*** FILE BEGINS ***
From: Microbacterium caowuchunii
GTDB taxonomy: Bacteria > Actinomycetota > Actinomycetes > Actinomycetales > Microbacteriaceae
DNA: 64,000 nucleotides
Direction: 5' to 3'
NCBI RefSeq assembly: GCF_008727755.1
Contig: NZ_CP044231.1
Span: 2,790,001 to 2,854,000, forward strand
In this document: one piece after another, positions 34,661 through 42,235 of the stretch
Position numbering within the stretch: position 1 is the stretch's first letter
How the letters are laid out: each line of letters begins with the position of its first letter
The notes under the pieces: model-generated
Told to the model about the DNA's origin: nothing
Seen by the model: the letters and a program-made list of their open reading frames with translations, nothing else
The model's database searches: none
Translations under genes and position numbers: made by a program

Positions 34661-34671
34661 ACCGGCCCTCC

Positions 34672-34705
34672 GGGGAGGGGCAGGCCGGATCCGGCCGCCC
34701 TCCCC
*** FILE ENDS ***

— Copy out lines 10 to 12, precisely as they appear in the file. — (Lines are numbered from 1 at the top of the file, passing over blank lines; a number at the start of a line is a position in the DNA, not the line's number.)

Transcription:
How the letters are laid out: each line of letters begins with the position of its first letter
The notes under the pieces: model-generated
Told to the model about the DNA's origin: nothing